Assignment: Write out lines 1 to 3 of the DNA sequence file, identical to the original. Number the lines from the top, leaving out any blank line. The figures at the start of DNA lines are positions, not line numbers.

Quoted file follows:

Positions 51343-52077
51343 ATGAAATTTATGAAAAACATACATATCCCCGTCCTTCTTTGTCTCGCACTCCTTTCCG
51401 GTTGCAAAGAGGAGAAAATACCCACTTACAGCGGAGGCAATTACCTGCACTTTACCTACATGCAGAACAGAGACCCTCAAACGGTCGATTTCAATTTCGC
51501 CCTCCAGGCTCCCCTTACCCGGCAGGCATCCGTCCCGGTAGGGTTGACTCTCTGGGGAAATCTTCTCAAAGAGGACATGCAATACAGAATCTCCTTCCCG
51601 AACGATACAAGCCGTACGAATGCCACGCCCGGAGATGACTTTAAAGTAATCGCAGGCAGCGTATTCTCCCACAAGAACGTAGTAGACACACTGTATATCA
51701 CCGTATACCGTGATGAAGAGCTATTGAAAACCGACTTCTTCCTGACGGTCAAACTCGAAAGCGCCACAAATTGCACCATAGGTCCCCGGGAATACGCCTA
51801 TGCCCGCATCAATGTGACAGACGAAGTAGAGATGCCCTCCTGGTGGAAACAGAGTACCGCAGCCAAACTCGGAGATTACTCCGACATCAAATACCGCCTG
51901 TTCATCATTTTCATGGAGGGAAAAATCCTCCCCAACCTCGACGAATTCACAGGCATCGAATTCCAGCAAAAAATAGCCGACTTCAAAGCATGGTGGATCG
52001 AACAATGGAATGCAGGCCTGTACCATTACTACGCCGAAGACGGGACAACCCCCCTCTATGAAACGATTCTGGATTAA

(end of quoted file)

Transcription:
Positions 51343-52077
51343 ATGAAATTTATGAAAAACATACATATCCCCGTCCTTCTTTGTCTCGCACTCCTTTCCG
51401 GTTGCAAAGAGGAGAAAATACCCACTTACAGCGGAGGCAATTACCTGCACTTTACCTACATGCAGAACAGAGACCCTCAAACGGTCGATTTCAATTTCGC